Bachelor of Medicine and Bachelor of Surgery Programme (MBBS) 5-year curriculum
The goal of the curriculum is to produce doctors who are competent in the understanding and delivery of effective, humane and ethical medical care, committed to lifelong learning, and ready to proceed to postgraduate training. The design of the course reflects the following educational principles:
Active, student-centred learning
Students are encouraged to be active in managing their own learning and to question both what and how they learn through problem-based, small-group tutorials. These tutorials foster the development of skills for interpersonal communication and teamwork, and help train students to become lifelong learners.
The curriculum emphasizes the inter-connections between different fields of knowledge. Essential elements of basic science and clinical practice are learnt through an integrated approach.
Early clinical contact
Students are introduced to clinical and clinical interpersonal skills, and are exposed to patient contact early in the curriculum. These clinical experiences relate closely to theoretical teaching. Students develop clinical skills in a purpose-built Clinical Skills Training Centre to achieve early and effective training.
A wide variety of community-based teaching is employed to complement the activities that take place within hospitals, exploiting the educational experiences which family physicians, maternal and child health services, hospices and patient support groups can provide.
Core and options approach
‘Special-study modules’ are offered at the end of the third and fifth years which allow students to choose to explore specific areas of interest or experience in either medical or non-medical fields. At the same time, students learn a core of materials providing essential medical knowledge during term time.
The MBBS curriculum lasts for 10 semesters spreading over five years and is designed to emphasize and integrate four key themes:
- Human Biology in Health and Disease;
- Professional Skills: Diagnostic, Problem Solving, Effective Communication and Clinical Management;
- Population Health, Health Services, Economics and Policy; and
- Medical Ethics, Professional Attitudes and Behaviour.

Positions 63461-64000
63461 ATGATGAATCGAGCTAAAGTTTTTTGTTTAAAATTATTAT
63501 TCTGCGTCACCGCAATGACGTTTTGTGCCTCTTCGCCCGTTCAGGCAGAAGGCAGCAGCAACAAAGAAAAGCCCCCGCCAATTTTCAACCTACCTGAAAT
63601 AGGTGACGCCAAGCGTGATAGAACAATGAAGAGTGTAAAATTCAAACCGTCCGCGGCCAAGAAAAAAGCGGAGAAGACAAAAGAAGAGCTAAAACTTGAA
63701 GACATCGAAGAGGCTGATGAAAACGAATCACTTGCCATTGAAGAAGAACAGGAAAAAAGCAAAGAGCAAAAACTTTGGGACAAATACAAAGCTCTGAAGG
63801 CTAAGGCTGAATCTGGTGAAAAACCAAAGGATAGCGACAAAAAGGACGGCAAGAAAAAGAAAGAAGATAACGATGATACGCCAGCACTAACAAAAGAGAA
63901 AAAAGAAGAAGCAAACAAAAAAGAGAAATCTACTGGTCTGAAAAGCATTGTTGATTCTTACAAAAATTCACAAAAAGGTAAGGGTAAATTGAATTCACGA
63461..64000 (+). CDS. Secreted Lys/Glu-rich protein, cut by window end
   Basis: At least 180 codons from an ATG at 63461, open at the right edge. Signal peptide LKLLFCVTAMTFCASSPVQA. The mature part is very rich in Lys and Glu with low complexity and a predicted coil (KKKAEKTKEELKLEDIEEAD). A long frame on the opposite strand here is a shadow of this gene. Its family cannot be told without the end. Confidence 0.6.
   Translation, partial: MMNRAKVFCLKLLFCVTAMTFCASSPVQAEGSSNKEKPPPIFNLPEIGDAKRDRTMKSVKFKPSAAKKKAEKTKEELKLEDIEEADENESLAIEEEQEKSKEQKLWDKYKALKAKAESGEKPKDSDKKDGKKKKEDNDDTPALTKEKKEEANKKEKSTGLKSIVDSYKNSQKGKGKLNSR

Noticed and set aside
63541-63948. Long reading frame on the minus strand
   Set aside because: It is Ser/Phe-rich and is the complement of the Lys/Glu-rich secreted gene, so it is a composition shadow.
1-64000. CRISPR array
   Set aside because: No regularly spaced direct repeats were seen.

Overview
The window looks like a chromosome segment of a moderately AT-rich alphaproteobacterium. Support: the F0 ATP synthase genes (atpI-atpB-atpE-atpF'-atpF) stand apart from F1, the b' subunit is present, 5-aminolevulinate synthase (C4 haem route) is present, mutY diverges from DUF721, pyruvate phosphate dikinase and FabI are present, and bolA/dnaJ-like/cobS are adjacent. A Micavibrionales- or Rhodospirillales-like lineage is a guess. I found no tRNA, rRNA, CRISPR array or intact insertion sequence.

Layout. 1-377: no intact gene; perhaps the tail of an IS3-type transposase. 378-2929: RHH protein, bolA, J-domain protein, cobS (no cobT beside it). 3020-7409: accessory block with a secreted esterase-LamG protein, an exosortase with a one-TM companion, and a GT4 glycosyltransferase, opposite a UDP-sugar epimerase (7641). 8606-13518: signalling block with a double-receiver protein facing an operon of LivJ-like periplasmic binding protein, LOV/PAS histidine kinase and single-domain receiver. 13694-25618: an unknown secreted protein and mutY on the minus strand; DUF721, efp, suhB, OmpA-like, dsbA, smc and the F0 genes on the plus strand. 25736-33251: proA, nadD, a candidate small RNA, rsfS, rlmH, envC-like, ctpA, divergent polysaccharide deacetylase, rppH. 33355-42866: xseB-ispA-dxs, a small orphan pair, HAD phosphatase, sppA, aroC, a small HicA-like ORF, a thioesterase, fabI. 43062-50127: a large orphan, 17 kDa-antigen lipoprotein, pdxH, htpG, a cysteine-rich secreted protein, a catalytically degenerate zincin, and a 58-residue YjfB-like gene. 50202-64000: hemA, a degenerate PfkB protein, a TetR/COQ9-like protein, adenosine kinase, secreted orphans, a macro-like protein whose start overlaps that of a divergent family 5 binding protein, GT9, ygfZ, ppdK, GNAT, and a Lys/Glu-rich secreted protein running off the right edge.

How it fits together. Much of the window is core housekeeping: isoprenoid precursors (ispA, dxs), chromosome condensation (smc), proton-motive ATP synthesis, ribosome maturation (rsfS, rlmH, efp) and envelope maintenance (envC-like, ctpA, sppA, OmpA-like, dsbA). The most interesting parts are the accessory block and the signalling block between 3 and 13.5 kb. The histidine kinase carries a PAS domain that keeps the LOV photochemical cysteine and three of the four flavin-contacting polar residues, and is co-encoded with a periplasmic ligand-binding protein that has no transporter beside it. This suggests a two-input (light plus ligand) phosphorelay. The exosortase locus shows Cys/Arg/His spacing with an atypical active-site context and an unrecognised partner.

The curriculum is built up of five major components: the Introduction to Health and Disease Block, the System-based Blocks, the Integrated Block, the Clinical Clerkships and the Special Study Modules.
|YEAR I SEMESTER 1||Introduction to Health and Disease Block (around 14 weeks)||The Block aims to provide an introductory overview of the structure and function of the human body. This also gives an overview of the processes of diseases and introduces the therapeutic strategies for modulating disease processes. From the beginning, students are encouraged to develop an understanding of the ethical and economic implications of modern medical care, as well as the importance of an approach to patient care that is based on sound scientific evidence.|
|YEAR I SEMESTER 2||
||Through these nine interdisciplinary modules, each of around 4-5 weeks, students learn the structure and functions of the body systems through these modules as they relate to the patient both as an individual and as a member of a wider population group.|
|YEAR II SEMESTERS 3 AND 4||
|YEAR III SEMESTERS 5 AND 6||Integrated Block (around 9 weeks)||The Block adopts a ‘life-cycle approach’ to studying multi-system problems is introduced. The aim is to help students integrate the knowledge they have acquired during the earlier parts of the curriculum and prepare them for the subsequent clerkships.|
||The emphasis shifts to the clinical management of patients. During the clerkship phases, students are directly involved in the day-to-day care of patients. They are expected to understand the basic concepts that underlie their patients’ problems and apply the knowledge they have gained in earlier parts of the course. Much emphasis is put on the clinical aspects of care in diagnosis, treatment and patient management. Students learn to apply their clinical and clinical interpersonal skills in an increasingly sophisticated fashion. During the period of the Specialty Clerkship, students are required to reside in the Madam S.H. Ho Residence for Medical Students or in an approved teaching hospital for specified periods.|
|YEAR IV/V SEMESTER 7||Senior Clerkship
|YEAR IV/V SEMESTERS 8 AND 9||Senior Clerkship
|YEAR V SEMESTER 10||Revision Block Final Examination||The tenth semester comprises a revision block preceding the Final Examination.|
|YEAR III AND V||Special Study Modules (around 4 weeks each)||Special Study Modules (“SSMs”) constitute an integral part of the curriculum. They give students opportunities to explore areas of individual interest by means of either clinical attachment or laboratory/clinical research. Some students may undertake clinical attachment overseas. Throughout the 5-year curriculum, students are required to undertake two SSMs, one by the end of Year III and another by the end of Year V after the Final Examination.|